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  3. Mr.Q

    Mr.Q Well-Known Member

    I like the story behind the coin, and the coin also, thanks for sharing.
    CircCam, SensibleSal66 and MIGuy like this.
  4. INDE1977

    INDE1977 Well-Known Member

    Grrrrr. You beat me out on that one.
    Seriously though. Nice coin
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  5. Collecting Nut

    Collecting Nut Borderline Hoarder

    A very nice colonial coin that anyone would be proud to have in their collection.
    MIGuy likes this.
  6. BRandM

    BRandM Counterstamp Collector

    I agree with the others...very nice piece. Always loved colonials.

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  7. l.cutler

    l.cutler Member

    So many intriguing stories with these coins! I got my first state copper around 50 years ago and they still fascinate me!
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  8. MIGuy

    MIGuy Supporter! Supporter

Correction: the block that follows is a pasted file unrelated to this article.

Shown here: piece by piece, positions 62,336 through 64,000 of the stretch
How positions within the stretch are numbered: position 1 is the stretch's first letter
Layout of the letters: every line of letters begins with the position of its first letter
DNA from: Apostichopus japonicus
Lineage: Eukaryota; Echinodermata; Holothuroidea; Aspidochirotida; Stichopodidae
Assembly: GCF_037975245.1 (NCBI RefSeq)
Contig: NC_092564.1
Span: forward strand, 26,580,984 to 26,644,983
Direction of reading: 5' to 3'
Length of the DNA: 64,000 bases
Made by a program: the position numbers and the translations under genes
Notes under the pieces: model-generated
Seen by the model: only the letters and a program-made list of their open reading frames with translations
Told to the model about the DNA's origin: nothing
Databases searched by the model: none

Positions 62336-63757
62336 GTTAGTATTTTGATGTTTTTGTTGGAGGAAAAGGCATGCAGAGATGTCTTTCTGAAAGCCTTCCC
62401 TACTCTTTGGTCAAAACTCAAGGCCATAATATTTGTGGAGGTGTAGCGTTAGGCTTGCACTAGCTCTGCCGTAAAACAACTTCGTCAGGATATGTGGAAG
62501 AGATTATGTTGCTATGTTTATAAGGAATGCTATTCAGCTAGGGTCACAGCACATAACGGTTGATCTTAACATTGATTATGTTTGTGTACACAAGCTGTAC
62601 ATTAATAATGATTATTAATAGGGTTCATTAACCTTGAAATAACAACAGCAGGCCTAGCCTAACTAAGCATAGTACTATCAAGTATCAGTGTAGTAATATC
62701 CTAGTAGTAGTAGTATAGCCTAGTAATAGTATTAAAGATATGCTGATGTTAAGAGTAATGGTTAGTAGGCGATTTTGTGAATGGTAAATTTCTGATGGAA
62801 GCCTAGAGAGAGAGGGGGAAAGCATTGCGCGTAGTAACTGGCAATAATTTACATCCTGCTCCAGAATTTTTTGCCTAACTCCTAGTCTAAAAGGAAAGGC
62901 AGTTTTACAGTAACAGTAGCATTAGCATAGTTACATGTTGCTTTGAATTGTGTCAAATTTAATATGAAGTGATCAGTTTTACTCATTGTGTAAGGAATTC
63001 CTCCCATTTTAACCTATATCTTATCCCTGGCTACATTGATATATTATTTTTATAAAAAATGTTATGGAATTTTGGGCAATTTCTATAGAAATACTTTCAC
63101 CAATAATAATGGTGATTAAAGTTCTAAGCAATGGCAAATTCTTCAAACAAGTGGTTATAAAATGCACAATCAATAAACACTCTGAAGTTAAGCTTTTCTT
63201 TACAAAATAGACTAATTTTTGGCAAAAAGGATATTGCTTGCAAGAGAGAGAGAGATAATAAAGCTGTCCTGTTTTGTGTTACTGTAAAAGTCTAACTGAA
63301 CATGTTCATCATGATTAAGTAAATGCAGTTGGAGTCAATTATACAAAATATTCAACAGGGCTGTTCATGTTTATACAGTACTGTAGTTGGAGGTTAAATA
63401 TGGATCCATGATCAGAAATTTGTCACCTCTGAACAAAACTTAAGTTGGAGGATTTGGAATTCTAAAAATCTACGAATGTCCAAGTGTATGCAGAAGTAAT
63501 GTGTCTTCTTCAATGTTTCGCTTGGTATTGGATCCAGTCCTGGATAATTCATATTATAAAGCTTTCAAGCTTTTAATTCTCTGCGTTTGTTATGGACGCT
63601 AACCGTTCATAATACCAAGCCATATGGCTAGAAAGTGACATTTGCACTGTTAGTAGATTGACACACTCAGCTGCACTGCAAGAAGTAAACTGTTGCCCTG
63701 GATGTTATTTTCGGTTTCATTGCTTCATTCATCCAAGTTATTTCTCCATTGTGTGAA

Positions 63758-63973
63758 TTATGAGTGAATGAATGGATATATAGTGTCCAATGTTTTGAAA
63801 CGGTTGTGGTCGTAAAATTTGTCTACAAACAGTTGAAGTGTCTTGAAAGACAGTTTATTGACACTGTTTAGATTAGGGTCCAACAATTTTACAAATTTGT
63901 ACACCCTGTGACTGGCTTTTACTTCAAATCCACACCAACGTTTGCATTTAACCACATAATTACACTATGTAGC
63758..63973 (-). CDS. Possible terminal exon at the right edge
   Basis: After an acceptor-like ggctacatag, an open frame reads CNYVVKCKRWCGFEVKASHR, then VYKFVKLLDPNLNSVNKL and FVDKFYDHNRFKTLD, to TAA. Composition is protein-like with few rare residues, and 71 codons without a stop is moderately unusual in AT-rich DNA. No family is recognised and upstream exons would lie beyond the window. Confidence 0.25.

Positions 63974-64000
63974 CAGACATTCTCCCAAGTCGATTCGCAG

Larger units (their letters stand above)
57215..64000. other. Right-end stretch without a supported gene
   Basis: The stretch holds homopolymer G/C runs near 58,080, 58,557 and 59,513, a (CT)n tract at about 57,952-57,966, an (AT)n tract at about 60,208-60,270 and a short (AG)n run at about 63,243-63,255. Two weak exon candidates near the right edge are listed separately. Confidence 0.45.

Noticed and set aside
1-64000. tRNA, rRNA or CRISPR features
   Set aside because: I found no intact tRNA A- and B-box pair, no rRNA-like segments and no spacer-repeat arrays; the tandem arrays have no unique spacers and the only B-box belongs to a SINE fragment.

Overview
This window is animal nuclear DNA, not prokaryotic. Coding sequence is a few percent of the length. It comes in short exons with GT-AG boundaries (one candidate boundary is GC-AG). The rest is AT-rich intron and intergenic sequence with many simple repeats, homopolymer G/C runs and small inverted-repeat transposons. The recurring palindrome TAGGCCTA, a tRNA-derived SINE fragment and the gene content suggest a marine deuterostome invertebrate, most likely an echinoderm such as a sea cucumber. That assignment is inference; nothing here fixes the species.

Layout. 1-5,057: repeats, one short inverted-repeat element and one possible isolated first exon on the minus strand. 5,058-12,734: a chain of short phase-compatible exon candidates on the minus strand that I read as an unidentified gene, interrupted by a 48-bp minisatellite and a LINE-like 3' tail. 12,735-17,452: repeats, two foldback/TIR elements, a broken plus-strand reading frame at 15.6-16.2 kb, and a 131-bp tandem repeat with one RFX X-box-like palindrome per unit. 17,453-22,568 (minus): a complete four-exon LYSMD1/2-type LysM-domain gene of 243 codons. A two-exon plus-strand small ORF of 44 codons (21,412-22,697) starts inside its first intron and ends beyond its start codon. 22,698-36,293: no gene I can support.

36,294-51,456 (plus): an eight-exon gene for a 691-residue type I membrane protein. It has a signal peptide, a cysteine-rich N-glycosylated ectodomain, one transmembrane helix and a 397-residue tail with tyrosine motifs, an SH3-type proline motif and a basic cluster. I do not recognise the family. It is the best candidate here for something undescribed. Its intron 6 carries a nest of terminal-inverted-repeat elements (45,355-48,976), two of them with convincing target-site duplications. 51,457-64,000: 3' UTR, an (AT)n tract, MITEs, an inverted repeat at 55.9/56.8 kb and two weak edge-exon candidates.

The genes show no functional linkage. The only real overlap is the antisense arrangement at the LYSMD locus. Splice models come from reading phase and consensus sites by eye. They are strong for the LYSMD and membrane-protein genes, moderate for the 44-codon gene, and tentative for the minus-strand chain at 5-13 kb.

The intriguing stories and history are what holds my interest in coins, speaking of which, I love that Brasher was George Washington's neighbor in New York City - keep in mind that NYC was the Capital from 1789 - 1790 when Congress chose the District of Columbia for the national Capital (and to house the Capitol) - of course DC needed to be built up to that purpose so Philadelphia was designated as temporary federal Capital for 10 years. Anyway, Brasher is mostly famous for his rare gold "doubloons" but who was he? [More from U of ND] - Ephraim Brasher was a prominent New York City gold and silversmith who was often asked to weigh and verify the authenticity of foreign gold coins for customers. Several examples of foreign gold have been discovered counterstamped with the initials EB in an oval (examples can be found in the the Roper auction catalog). Apparently his stamp on a coin was taken as proof the item was of the proper weight and fineness. Breen discovered that Brasher's address in 1789-1790 was listed as number five Cherry Street in New York City, which was next door to George Washington's residence. It has been reported that in Washington's now lost household accounts there was an entry under April 17, 1790 stating Washington purchased four silver skewers from Brasher for £8 8s6d in New York currency. Brasher had a substantial reputation as an assayer. In November of 1792 with the assistance of David Ott he assayed several varieties if gold coins for the new federal government. Thereafter Brasher assisted assaying gold for the U.S. Mint.